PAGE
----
Bessie Smiths street corner song-and-dance numbers in Chattanooga
to earn a meagre living and Sister Rosetta Tharpes distinctly
passionate gospel tunes (and no, she wasnt the prudish quiet
type) all make up the kaleidoscopic landscape of a musical tradition
that simply sounds right so long after and so far from where
they were sung and played.
this PBS Blues Series, acclaimed filmmaker and executive producer
of the series Martin Scorsese rightly decided to approach the blues
in an angular, almost elliptical way. A straight-up, chronological
history of the music would have been a gargantuan task. Especially
if its considered in light of the fact that Handys contributions
and the exhaustive documentations for the Library of Congress that
the Lomaxes undertook still do not cover the full breadth of the
Rather, Scorsese approached other filmmakers with a love for music
within their own cinematic landscape and simply asked them to respond
to the music in as personal and subjectively honest a way as possible.
The result is a seven-part series in tandem with the 100th
anniversary of the blues that brings rare archival footage together
with contemporary musicians reflecting on how the blues is at the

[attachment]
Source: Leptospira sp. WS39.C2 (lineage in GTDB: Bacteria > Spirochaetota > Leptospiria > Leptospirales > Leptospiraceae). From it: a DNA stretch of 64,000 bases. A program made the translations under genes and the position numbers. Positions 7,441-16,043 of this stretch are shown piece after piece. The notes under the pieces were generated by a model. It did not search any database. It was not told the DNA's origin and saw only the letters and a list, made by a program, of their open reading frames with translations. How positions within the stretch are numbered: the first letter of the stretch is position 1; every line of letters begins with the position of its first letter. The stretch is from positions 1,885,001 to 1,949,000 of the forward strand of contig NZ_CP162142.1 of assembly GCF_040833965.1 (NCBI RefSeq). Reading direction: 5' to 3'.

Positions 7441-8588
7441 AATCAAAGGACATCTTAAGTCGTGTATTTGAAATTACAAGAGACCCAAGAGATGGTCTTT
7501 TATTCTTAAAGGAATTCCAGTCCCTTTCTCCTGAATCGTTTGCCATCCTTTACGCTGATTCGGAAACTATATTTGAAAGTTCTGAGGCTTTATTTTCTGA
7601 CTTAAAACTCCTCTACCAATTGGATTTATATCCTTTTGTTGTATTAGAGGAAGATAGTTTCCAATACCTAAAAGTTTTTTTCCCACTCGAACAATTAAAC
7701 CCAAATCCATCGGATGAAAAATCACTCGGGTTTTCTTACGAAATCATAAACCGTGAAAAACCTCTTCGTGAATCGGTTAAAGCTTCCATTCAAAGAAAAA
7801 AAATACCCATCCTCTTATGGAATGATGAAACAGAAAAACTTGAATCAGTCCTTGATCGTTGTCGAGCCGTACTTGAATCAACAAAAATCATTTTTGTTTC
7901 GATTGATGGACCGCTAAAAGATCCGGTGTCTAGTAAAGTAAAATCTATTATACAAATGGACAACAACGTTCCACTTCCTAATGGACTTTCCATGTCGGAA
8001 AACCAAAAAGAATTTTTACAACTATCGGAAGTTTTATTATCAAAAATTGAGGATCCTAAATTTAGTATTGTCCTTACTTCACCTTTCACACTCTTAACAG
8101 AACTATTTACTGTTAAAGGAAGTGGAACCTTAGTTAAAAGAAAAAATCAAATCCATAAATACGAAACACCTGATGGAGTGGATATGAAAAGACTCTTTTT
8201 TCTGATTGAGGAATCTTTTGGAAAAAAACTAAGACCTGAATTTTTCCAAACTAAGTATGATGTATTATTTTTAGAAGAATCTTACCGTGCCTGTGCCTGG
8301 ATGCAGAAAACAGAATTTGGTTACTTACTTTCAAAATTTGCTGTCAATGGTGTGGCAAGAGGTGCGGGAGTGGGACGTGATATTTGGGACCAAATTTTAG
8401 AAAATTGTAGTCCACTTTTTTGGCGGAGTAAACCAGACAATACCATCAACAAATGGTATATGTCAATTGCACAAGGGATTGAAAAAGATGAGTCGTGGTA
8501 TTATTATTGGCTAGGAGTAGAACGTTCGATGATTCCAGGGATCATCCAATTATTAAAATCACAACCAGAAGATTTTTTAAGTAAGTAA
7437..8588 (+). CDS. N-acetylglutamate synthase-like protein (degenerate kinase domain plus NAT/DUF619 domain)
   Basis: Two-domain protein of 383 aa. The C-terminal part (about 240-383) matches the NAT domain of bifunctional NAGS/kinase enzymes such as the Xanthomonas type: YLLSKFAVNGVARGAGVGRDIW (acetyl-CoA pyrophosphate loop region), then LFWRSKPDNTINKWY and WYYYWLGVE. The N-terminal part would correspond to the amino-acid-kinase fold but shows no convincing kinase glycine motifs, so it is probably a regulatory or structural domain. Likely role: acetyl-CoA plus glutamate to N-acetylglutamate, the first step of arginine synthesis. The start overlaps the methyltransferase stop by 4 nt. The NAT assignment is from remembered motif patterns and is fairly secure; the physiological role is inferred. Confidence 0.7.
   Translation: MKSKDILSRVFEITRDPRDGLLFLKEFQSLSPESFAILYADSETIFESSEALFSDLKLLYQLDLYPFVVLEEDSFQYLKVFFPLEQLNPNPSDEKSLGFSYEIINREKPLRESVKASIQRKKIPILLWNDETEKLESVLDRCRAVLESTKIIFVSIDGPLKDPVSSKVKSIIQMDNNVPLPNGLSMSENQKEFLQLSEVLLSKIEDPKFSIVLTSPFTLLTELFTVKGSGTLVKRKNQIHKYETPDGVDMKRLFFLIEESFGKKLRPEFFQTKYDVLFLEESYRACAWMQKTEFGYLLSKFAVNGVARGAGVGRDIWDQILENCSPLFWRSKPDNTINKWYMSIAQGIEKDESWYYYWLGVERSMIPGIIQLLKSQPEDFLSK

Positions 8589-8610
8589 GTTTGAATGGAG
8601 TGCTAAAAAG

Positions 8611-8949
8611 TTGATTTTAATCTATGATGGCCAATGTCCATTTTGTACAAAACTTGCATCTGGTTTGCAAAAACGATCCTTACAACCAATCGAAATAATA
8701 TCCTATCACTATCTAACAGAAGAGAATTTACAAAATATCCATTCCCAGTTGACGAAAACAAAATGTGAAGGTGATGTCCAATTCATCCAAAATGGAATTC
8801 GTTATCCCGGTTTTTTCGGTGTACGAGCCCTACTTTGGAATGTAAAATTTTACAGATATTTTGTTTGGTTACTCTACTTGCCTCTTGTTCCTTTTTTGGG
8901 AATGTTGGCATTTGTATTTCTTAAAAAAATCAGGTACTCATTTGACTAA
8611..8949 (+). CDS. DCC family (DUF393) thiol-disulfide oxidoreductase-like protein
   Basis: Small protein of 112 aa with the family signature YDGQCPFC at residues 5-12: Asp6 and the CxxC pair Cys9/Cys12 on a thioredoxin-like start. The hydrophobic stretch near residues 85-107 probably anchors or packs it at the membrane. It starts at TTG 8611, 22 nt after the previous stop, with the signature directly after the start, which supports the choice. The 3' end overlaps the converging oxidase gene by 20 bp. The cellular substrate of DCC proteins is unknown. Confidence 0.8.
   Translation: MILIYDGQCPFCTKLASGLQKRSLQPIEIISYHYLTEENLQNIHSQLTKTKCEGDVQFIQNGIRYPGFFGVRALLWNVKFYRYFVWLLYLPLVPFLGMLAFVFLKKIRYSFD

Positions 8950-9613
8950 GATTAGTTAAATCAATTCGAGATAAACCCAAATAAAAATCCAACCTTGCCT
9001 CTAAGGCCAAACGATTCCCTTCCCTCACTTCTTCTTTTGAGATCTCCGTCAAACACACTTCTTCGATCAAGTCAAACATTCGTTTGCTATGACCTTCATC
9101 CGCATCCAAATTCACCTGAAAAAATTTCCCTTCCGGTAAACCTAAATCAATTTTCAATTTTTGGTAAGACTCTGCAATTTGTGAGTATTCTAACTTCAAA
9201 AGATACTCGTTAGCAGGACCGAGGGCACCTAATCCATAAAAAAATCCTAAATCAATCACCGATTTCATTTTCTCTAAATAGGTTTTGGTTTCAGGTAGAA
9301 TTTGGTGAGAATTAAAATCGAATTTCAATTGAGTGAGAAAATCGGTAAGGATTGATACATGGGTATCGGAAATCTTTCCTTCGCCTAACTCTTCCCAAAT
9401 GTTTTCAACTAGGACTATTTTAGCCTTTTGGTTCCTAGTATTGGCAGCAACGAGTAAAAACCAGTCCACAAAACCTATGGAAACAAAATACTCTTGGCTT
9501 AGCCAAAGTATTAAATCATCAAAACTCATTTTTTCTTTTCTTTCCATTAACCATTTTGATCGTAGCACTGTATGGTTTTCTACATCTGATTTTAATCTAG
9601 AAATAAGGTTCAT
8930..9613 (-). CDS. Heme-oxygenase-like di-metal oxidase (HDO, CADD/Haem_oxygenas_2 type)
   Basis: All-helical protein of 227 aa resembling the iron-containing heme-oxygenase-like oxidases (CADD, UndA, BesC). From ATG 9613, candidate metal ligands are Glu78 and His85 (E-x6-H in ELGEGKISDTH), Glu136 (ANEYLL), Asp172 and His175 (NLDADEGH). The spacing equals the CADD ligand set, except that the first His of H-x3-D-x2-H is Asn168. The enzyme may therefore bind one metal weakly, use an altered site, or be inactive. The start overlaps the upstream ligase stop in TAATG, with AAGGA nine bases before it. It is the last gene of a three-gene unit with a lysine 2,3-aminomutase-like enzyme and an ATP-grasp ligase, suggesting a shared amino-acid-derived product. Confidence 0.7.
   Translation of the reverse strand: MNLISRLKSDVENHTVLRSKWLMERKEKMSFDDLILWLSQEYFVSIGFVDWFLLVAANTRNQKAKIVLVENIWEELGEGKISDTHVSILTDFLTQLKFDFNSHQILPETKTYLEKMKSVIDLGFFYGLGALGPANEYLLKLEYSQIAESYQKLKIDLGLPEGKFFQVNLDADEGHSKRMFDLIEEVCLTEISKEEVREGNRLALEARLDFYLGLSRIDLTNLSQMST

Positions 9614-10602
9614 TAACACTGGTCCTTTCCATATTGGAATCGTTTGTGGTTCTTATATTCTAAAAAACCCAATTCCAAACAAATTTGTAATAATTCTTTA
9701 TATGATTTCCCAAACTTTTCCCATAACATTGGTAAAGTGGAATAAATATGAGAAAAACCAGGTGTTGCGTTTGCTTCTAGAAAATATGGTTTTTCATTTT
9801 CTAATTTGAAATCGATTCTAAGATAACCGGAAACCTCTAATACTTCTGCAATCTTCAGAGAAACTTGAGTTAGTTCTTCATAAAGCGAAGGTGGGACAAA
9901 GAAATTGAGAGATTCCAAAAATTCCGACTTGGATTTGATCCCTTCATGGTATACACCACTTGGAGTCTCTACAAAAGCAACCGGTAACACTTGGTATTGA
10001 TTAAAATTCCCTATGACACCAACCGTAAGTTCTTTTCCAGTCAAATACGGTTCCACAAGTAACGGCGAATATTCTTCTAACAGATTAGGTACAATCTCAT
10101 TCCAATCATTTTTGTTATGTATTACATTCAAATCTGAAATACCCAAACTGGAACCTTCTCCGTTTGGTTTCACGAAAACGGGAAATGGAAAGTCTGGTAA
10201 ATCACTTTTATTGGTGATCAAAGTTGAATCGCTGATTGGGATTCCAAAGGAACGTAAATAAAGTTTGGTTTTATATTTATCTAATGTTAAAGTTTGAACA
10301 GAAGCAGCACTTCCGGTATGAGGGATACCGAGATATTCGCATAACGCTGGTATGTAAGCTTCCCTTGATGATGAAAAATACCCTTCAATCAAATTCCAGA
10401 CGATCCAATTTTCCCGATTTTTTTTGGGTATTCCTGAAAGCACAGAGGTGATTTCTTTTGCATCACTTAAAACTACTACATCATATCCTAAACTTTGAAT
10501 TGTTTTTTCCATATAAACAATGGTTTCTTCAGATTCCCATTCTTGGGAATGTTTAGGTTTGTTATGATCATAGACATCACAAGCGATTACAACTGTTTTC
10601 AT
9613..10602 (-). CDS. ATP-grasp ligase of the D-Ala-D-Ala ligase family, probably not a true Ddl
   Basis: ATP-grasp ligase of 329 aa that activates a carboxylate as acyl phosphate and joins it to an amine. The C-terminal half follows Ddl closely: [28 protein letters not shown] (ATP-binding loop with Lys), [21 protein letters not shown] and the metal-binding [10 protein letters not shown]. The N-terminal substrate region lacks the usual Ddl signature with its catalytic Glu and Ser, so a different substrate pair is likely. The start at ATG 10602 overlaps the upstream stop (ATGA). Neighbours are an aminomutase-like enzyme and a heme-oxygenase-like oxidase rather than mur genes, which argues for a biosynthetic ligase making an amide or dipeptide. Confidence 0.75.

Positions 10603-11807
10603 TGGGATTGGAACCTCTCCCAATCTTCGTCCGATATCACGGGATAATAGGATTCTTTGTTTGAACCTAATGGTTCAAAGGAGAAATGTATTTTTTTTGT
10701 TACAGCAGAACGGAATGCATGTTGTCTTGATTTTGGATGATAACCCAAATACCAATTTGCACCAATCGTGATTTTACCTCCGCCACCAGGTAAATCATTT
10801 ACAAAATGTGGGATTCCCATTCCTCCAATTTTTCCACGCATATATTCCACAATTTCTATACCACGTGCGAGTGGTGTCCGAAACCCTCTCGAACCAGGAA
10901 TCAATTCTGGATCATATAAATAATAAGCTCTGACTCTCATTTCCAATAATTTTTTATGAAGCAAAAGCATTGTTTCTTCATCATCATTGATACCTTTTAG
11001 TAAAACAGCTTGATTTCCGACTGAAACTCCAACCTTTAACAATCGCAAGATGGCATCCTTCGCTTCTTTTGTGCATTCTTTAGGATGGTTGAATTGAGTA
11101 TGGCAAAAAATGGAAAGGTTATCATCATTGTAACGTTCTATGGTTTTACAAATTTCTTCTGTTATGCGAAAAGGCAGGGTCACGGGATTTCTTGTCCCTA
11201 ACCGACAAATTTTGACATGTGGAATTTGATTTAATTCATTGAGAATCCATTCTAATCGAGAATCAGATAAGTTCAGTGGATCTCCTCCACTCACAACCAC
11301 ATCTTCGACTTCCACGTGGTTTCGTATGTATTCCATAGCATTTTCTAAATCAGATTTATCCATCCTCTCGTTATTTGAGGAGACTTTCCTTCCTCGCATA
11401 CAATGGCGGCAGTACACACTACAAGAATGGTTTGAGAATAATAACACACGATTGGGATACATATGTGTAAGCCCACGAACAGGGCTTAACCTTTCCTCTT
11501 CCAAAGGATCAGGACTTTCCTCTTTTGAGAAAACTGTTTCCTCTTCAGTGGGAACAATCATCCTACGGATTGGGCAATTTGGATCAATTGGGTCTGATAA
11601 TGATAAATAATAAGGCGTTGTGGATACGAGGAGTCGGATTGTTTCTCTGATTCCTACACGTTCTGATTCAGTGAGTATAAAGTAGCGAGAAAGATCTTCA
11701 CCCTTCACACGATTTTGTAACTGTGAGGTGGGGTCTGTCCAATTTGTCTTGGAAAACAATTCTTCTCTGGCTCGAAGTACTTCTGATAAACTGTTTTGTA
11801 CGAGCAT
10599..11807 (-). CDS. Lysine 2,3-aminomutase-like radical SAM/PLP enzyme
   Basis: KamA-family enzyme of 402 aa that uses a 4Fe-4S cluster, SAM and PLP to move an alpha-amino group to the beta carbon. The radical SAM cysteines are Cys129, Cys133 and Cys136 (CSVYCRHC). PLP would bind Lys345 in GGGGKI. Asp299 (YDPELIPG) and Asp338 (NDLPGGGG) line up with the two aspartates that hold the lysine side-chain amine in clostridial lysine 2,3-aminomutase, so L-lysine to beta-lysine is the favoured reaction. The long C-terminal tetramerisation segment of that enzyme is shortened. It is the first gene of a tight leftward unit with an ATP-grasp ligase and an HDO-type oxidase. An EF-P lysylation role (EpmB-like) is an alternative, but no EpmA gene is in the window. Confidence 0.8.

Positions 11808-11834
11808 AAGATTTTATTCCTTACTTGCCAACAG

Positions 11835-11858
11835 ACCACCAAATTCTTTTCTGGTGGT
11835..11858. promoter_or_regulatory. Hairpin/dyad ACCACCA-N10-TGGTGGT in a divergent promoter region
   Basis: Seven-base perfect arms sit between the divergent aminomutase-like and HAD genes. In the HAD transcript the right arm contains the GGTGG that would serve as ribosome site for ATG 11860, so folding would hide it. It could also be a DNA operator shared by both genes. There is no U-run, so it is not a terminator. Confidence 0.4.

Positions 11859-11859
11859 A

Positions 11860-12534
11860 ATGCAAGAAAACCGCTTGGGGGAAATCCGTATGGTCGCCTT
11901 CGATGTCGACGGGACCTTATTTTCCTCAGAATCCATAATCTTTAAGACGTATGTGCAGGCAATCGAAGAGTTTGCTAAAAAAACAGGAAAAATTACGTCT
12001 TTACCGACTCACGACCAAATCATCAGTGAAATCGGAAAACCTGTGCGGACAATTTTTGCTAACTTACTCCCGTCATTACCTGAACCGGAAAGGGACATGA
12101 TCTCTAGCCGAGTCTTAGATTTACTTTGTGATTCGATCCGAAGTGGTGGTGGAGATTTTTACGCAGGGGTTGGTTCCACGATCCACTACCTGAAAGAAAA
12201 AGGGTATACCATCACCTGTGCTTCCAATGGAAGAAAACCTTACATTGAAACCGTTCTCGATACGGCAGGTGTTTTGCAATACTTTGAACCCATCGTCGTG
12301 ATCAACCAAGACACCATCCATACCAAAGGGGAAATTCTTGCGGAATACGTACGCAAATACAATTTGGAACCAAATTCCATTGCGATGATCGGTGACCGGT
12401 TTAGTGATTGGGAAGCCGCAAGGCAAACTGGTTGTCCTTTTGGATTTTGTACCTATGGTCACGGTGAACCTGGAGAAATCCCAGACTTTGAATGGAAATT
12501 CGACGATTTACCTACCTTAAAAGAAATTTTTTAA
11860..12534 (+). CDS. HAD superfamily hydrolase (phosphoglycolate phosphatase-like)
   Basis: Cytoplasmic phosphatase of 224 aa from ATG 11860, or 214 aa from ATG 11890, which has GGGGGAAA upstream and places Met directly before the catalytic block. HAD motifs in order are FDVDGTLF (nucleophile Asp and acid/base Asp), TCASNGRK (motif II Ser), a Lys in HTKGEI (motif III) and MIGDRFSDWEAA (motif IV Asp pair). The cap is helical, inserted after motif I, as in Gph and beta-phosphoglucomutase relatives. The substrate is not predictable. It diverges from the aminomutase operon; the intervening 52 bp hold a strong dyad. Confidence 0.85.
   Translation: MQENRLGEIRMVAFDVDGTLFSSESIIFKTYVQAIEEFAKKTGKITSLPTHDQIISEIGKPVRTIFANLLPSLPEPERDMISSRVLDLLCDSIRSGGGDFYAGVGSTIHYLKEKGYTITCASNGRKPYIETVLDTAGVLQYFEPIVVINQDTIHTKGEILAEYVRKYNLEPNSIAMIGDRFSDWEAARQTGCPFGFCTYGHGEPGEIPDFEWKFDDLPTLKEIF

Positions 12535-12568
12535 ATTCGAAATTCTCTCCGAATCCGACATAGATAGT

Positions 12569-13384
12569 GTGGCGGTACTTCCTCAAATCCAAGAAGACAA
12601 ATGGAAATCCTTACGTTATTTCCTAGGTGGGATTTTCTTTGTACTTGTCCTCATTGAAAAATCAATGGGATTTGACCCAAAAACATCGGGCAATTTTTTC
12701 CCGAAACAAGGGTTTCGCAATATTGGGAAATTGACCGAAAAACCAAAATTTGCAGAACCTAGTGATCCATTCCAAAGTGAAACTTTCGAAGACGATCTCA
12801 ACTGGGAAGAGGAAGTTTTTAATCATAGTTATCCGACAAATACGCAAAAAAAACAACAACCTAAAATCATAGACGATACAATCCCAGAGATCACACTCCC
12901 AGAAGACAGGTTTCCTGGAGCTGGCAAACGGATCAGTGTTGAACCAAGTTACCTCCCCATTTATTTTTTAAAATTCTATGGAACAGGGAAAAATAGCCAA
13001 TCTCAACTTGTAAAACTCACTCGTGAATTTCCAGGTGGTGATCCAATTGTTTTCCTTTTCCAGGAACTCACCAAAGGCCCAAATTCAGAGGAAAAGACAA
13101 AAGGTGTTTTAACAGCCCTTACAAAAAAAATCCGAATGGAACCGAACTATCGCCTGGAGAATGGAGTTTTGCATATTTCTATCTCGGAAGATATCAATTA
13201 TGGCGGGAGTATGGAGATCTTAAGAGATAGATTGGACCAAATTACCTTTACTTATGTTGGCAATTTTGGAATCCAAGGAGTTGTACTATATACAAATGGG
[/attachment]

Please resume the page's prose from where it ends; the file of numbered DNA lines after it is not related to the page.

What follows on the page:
heart of their own music.
series begins with Scorseses Feel Like Going Home
From Mali to Mississippi, setting the tone for the link between
the Mississippi Delta, Chicago and the roots of the blues in West
Africa. Contemporary blues musician Corey Harris journeys to Mali
and plays with Ali Farka Touré possibly one of the
most empowering and beautiful scenes in the series.
Wim Wenders (Buena Vista Social Club) pays tribute to his favourite
blues artists, Blind Willie Johnson, Skip James and J.B.Lenoir by
incorporating his own impressionistic footage created using a hand-cranked
silent movie camera in The Soul Of A Man.
Mike Figgis brilliantly detailed and rigorous historical account
of the influence of the blues across the Atlantic in the UK is captured
in Red, White And Blues. Similarly, Marc Levins Godfathers
And Sons is an important contribution that looks at how the
famous Chess label and the city of Chicago fed into the distinct
evolution of the blues in that city.
While Richard Pearces Road To Memphis hones in on BB
King and Bobby Rush, Clint Eastwoods Piano Blues strikes
a different direction by tracing the influence of the piano in blues
music. Charles Burnett the only African-American director
in the series takes the road of history with Warming By
The Devils Fire, weaving a simple narrative of a boy meeting
with his blues guitarist uncle who takes him on a journey through
the music and the cities that housed the fathers and mothers of
African-American musical culture.
Paying tribute to something as overwhelmingly immense as the blues
can only be done with the modesty and intimacy that is reflected
in this series and a century down the road, there is a tangible
resonance within these films that history will generate a passion
for the contemporary blues scene.
Click here for
screening and ticketing details to The Blues Series.